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Efficiency is the extent to which time, effort, or cost is well-used for the intended task or purpose. It often comprises specifically the capability of a specific application of effort to produce a specific outcome effectively with a minimum amount or quantity of waste, expense, or unnecessary effort. "Efficiency" has widely varying meanings in different disciplines.
The term "efficient" is very much confused and misused instead of the term "effective". In general, efficiency is a measurable concept, quantitatively determined by the ratio of output to input. "Effectiveness", is a relatively vague, non-quantitative concept, mainly concerned with achieving objectives. In several of these cases, efficiency can be expressed as a result as percentage of what ideally could be expected, hence with 100% as ideal case. This does not always apply, not even in all cases where efficiency can be assigned a numerical value, e.g. not for specific impulse.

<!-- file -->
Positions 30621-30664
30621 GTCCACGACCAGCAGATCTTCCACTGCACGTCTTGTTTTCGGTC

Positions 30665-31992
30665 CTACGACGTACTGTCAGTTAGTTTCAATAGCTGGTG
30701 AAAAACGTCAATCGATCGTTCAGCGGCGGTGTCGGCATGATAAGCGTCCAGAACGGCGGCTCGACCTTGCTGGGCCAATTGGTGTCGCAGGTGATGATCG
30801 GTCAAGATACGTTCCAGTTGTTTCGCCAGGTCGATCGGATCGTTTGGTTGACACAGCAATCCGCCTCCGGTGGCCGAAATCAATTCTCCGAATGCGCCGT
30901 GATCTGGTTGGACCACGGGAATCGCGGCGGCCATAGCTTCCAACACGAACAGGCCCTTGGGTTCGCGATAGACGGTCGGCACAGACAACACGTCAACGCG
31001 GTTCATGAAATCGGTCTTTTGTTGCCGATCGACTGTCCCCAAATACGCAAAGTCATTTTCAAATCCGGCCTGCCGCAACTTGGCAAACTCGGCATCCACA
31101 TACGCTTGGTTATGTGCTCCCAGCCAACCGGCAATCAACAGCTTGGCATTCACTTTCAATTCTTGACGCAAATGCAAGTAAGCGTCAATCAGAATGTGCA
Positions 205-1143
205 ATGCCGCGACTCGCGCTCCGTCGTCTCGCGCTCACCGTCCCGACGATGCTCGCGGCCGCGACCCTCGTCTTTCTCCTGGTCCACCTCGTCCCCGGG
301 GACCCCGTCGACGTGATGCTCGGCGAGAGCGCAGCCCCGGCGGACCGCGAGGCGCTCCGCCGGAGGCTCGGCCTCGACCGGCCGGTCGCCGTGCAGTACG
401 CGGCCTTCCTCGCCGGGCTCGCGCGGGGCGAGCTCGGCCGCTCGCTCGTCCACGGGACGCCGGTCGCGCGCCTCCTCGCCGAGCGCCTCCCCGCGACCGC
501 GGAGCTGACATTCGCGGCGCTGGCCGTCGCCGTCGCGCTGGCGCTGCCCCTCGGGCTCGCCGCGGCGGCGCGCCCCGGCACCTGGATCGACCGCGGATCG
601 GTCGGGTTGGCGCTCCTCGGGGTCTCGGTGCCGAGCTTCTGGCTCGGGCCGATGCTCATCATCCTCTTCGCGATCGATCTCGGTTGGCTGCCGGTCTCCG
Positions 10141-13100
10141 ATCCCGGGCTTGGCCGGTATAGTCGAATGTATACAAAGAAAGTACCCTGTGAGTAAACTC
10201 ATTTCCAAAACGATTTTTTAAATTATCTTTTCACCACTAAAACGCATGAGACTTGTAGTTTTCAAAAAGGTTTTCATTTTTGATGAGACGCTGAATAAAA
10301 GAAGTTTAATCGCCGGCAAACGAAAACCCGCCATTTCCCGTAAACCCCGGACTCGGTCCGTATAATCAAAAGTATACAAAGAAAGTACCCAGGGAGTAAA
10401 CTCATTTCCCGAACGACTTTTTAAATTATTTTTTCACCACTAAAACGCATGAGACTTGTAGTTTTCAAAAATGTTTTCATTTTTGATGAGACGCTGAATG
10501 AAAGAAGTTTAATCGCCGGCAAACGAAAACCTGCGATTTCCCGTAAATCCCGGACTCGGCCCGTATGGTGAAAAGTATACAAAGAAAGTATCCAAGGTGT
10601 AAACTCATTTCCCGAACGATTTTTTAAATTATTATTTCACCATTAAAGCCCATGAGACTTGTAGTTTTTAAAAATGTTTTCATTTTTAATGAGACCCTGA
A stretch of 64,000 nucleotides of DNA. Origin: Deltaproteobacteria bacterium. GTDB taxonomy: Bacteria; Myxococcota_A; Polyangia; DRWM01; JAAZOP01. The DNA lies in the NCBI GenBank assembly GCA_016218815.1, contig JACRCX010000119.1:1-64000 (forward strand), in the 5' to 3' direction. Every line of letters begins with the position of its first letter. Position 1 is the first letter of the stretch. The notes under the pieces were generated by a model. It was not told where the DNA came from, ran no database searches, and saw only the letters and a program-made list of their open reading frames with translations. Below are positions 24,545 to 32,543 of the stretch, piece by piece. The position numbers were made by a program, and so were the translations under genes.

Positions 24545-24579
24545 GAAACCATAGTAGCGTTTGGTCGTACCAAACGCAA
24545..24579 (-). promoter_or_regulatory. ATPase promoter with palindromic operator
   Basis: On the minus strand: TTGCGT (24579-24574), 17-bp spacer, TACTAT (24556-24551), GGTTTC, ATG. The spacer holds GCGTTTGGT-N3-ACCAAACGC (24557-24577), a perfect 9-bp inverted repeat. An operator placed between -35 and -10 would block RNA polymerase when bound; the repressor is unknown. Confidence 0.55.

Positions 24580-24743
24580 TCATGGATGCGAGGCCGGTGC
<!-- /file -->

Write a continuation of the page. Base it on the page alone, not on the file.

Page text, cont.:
A simple way of distinguishing between efficiency and effectiveness is the saying, "Efficiency is doing things right, while effectiveness is doing the right things." This is based on the premise that selection of objectives of a process is just as important as the quality of that process.
For example, one may measure how directly two objects are communicating: downloading music directly from a computer to a mobile device is more efficient than using a mobile device's microphone to record music sounds that come from a computer's speakers.
Efficiency is often measured as the ratio r=P/C, the amount P of some valuable output produced per amount C of valuable resources consumed.This may correspond to a percentage if products and consumables are quantified in compatible units, and if consumables are transformed into products via a conservative process. For example, in the analysis of the energy conversion efficiency of heat engines in thermodynamics, the product P may be the amount of useful work output, while the consumable C is the amount of high-temperature heat input. Due to the conservation of energy, P can never be greater than C, and so the efficiency r is never greater than 100% (and in fact must be even less at finite temperatures).
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